Long-term care may be an option for individuals when they begin to need more help on a daily basis due to a disability or chronic illness. Long-term care can include a variety of services, such as personal care, medication management, meals, and homemaking.
Modern medicine has changed our life expectancy from 70 in 1960 to just under 79 in 2019 (now under 78 due to COVID-19) . Compare this to an average of 47 in 1890! With increasing age comes increased opportunity, but it also means we are living longer with chronic conditions that would have meant our end in earlier years.
I think we all remember how it first felt at 16 to get behind the wheel after getting your license. Driving a car represents independence and accessible escapism. But age and declining health often abruptly slam the brakes on that freedom.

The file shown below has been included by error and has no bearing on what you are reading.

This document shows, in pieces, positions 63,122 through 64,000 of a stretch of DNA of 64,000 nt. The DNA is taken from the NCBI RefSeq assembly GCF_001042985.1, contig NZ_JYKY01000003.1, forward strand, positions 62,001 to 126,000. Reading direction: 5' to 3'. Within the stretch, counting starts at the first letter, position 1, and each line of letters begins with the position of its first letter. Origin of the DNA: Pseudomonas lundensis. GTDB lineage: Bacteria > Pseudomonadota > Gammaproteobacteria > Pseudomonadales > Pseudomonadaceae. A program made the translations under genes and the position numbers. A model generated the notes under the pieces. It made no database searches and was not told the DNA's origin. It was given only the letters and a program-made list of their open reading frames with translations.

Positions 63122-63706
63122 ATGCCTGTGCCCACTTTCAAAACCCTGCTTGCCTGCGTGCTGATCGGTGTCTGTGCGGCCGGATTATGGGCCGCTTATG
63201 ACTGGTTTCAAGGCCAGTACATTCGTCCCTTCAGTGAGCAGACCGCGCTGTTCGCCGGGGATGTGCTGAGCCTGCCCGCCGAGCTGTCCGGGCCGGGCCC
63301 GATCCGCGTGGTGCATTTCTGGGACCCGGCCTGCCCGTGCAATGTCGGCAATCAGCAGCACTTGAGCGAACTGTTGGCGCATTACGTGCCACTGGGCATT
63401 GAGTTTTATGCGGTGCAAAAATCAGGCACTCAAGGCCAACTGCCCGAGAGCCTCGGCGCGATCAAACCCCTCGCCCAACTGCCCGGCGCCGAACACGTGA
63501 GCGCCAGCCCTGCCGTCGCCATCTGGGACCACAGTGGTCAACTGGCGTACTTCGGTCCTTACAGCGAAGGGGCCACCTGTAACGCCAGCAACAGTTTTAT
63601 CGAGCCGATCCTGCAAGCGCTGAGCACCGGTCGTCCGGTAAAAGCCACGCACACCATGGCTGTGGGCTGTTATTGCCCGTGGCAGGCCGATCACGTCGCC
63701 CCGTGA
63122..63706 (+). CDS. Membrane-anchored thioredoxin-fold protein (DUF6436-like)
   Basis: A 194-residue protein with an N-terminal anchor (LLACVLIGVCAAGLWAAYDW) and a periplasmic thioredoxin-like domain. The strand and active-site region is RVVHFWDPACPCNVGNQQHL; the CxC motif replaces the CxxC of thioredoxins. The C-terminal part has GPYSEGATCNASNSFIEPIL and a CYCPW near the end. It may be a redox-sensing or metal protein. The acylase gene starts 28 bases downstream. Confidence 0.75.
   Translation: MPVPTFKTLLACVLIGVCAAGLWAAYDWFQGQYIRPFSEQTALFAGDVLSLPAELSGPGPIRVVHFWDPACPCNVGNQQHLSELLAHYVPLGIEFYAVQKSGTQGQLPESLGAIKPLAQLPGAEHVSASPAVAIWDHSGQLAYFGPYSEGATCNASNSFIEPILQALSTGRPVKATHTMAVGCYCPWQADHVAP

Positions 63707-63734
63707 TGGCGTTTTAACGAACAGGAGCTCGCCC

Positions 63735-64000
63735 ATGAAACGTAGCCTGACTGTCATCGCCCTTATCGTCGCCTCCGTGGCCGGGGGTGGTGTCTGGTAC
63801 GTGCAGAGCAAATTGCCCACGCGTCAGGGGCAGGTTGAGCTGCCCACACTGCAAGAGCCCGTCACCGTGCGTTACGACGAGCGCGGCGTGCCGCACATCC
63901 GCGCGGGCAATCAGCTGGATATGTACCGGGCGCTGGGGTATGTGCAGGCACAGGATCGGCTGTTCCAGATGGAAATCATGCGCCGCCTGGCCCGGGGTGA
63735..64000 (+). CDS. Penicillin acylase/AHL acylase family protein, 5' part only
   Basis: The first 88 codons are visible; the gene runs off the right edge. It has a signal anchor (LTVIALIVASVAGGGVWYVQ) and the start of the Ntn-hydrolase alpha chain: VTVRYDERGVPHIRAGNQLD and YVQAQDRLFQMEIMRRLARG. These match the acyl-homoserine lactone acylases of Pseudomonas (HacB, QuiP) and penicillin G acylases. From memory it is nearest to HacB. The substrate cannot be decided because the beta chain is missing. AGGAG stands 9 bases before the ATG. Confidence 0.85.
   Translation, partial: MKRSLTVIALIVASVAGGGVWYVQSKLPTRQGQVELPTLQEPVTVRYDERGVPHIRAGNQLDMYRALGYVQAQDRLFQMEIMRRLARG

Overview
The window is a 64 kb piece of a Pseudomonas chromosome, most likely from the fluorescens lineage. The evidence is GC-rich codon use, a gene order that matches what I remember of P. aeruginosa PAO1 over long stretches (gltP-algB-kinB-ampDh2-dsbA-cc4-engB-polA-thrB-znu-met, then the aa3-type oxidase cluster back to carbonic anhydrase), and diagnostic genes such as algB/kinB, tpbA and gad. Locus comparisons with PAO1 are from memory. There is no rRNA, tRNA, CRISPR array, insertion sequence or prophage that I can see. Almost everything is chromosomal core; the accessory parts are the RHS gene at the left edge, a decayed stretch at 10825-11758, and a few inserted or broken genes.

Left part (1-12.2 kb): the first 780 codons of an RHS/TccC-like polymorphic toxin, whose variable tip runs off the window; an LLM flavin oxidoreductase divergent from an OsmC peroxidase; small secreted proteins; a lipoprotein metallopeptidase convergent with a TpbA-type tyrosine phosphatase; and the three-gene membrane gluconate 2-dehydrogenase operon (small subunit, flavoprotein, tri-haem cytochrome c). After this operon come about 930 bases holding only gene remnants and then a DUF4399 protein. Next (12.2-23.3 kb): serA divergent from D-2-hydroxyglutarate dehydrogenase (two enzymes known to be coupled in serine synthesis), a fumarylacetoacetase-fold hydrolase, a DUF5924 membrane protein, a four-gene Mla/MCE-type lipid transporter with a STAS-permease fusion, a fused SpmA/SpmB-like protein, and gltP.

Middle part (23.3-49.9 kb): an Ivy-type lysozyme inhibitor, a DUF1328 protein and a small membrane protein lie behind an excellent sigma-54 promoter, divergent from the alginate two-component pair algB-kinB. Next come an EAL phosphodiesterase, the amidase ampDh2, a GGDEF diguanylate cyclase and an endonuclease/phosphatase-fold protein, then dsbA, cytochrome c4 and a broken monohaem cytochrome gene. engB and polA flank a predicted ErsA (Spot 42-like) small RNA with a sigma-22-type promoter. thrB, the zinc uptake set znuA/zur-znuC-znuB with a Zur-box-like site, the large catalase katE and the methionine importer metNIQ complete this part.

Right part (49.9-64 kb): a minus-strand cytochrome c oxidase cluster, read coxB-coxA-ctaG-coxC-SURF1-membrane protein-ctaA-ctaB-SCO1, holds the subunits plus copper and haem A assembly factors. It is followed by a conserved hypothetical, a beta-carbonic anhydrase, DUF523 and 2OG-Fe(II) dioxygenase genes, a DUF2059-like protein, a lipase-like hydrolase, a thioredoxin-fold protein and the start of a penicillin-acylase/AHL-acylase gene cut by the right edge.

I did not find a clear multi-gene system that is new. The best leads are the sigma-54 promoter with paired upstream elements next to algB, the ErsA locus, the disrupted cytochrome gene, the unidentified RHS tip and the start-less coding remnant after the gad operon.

Keeping our aging parents safe often means making changes to their lives as well as ours. Most seniors strive to remain independent as they get older, but they eventually need more assistance, especially around the house. Presented below by the Caregiver Resource Network, here are some steps you can take to help your senior loved ones as they age.
In 2011, the Jerry O’Bee Service Excellence Award was established as a way to honor Jerry O’Bee for his efforts in advocating for caregivers in West Michigan, and as an ongoing way to annually recognize CRN members who demonstrate a similar commitment to excellence in serving seniors and their family caregivers within the community.
(By Dick “Hempie” Dallett) I was diagnosed with COPD five years ago. Along the way, I have developed ways to cope with this disease that have increased my longevity and the daily quality of my life. I’d like to share them with others, with you.